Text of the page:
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Robot Dance-Off

KS2, KS3

Core National Curriculum links

Science, Computing, DT, Maths

Main engineering principles

  • Pupils are engaged in the purposeful practical problem solving
  • Pupils take ownership of the design and make process
  • Pupils embrace and learn from failure
  • Pupils’ curiosity and creativity is responded to
  • Pupils demonstrate mastery from other curriculum areas
  • Pupils draw on a range of thinking skills and personal capabilities


A series of lessons


System thinking, Adapting, Problem finding, Creative problem solving, Visualising, Improving

EDP stages

Ask, Imagine, Plan, Create, Improve

Resources required

Depending on availability. Our project used Raspberry Pis which were attached by ourselves to a simple wheeled chassis, and programmed using Python. Pi2Go robots now offer a similar pre-built device.
The project could also be done using Arduino or Crumble board with appropriate software, or more simply using Lego Mindstorms.
At a very basic level, a Beebot's shell could also be adapted to provide a similar, albeit more angular outcome.

Summary of activity

Longer-term project in which pupils work together in small groups to programme a robot / moving toy to dance. At a basic level, this may look like a dancing 'car', but can be expanded to include D&T by building an outer shell for the robot. Music can also be composed through ICT and used to extend.

To open the activity

Introduce the challenge. Groups will need to build a working robotic car that needs to move according to a specific programme and 'dance' to music. Add a competitive element by pitting teams against each other, against other classes, or even as a transition project between schools.

The main activity

The following is a guide to a six-week cross-curricular STEM project, which is great for covering many objectives, especially as a post-SATs transition project.  This can be adapted by reducing the D&T input, and focusing more on the programming aspects. The project involves many aspects of english and maths through coding, instructional writing and further cross-curricular links can be made by creating a 'story' behind the build.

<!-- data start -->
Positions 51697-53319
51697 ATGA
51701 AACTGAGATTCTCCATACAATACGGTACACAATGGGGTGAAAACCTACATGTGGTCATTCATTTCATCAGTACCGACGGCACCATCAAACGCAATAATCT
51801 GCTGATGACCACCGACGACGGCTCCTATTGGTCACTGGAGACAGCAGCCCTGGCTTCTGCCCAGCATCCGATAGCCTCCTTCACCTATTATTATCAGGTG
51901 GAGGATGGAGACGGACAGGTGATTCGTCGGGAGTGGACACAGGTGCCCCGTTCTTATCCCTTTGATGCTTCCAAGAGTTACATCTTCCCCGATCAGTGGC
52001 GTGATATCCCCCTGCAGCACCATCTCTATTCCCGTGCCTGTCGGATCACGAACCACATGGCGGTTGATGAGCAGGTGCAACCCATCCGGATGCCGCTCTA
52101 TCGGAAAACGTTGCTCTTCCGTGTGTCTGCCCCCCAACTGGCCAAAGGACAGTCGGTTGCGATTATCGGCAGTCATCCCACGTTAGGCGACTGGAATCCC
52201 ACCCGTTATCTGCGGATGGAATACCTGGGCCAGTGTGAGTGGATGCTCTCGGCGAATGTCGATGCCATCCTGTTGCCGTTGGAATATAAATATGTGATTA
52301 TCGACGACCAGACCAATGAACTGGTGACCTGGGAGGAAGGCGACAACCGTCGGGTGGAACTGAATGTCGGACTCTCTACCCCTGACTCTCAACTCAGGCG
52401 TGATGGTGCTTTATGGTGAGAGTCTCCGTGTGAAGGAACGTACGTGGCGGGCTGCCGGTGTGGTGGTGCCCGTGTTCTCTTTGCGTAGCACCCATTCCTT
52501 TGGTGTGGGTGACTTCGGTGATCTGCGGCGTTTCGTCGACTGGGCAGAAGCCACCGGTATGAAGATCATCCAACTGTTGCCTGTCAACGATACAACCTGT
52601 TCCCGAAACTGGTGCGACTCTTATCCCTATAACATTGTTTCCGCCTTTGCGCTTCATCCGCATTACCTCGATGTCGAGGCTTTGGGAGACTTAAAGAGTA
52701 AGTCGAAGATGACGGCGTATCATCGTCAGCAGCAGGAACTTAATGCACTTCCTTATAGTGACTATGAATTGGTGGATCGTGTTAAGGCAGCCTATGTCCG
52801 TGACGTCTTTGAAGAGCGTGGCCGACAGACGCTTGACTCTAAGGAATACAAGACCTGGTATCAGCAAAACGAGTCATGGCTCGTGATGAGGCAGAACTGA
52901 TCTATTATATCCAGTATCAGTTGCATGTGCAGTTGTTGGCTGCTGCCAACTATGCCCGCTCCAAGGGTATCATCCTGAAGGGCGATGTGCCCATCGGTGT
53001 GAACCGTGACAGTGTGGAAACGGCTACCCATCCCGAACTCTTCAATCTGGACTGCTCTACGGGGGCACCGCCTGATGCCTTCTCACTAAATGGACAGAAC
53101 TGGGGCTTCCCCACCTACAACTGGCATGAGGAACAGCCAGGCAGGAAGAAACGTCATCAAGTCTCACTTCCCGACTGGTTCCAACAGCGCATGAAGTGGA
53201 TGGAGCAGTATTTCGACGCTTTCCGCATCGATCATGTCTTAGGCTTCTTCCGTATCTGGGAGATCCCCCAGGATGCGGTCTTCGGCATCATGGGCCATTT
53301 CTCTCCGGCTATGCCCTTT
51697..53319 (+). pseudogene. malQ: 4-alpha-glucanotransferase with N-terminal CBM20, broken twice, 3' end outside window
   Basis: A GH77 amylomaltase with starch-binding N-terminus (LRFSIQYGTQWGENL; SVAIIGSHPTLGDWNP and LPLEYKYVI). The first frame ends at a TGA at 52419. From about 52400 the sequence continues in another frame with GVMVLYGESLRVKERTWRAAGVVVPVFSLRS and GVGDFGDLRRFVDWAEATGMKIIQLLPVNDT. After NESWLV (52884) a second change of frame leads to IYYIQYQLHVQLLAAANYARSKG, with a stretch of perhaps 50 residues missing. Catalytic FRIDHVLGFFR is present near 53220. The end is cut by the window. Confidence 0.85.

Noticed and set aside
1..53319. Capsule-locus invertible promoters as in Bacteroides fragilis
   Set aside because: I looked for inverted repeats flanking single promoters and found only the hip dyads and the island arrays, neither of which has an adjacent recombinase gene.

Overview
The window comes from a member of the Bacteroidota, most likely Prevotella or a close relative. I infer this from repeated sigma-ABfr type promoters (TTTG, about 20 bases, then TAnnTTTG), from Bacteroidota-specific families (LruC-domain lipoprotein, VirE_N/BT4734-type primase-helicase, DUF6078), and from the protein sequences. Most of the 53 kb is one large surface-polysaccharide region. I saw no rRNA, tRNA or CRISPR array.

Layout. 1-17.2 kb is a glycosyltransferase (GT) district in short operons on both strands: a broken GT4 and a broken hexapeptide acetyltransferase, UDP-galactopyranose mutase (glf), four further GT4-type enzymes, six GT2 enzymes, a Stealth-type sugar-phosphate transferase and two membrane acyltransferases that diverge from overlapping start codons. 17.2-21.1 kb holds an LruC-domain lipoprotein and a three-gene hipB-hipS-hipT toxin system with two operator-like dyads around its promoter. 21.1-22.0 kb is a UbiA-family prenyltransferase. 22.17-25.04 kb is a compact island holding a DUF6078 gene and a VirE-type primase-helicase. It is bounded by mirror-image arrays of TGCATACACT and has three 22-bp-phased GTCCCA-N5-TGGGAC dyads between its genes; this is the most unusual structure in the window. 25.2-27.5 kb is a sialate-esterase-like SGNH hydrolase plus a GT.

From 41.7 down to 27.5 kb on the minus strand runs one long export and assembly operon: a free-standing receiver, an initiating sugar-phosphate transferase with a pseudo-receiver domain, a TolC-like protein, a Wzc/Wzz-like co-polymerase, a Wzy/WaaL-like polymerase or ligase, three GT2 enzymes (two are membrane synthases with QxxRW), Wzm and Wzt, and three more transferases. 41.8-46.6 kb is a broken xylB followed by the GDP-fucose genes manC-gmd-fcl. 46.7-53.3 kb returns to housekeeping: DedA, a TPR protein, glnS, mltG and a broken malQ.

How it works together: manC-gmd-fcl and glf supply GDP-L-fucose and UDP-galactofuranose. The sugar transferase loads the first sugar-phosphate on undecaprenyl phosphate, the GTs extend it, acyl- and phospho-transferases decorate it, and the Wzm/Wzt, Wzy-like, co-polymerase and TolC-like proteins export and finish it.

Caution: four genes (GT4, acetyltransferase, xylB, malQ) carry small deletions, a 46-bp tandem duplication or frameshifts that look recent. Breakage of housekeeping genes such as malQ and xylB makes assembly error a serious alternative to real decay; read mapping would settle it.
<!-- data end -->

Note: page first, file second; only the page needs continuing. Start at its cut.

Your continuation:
Lesson 1: Junk Modelling. (Creative Problem Solving / Problem Finding)
Teams to build a working model 'car' using junk materials to test and evaluate building techniques and explore the strengths and weaknesses of different design elements. Encourage the breaking apart of the models following evaluation and re-building to improve.
Lesson 2: Design & Build. (Adapting / Improving)
Reflect critically on the pros and cons of designs. Use these to design an aesthetic 'body' or shell which can fit onto a programmable chassis without having too great an impact on the weight or movement. 
Lesson 3: Computing (Visualising / Systems thinking /Adapting / Improving)
Following on from other pre-learning involving programming and coding, pupils to begin to create a programme / code which will make the wheeled chassis move in a series of forward & backwards moves, with greater flexibility dependent on the hardware / software being used. Codes will need to be written, tested and evaluated before completion.
Lesson 4/5: Completion
At this point, further sessions can be differentiated whereby more-able designers continue with the make and build elements whilst stronger coders explore the computing aspects. A further extension for groups is to use a music editing software (eg Garage Band / Audacity) to create their own musical compositions to dance to.
Lesson 6: Testing and Evaluation
Test the designs, evaluate and make changes if possible. Compete.

Challenge and support

Mixed ability groups work best within this model, in that pupils' outputs can be further differentiated later through inclusion in DT / Computing aspects.
Use initial junk-modelling sessions as assessment of pupils' problem-solving capabilities, and be flexible with groupings following this.
Depending on the hardware / software being used, pupils will need a greater level of input in the skills / processes involved before these sessions begin. Introducing the more able to using Python whilst the less able explore Scratch or Kodu software is an option for extending the more able.

To finish the activity

Following the 'celebration' event where devices are tested, encourage evaluation on the EHoMs learned / personal journeys of the pupils.

Learn from me (what worked well for us)

Learn to stand back and get involved rather than teach. The most surprising results come from allowing the pupils to be creative and flexible rather than focusing too much on planning ahead.

© The University of Manchester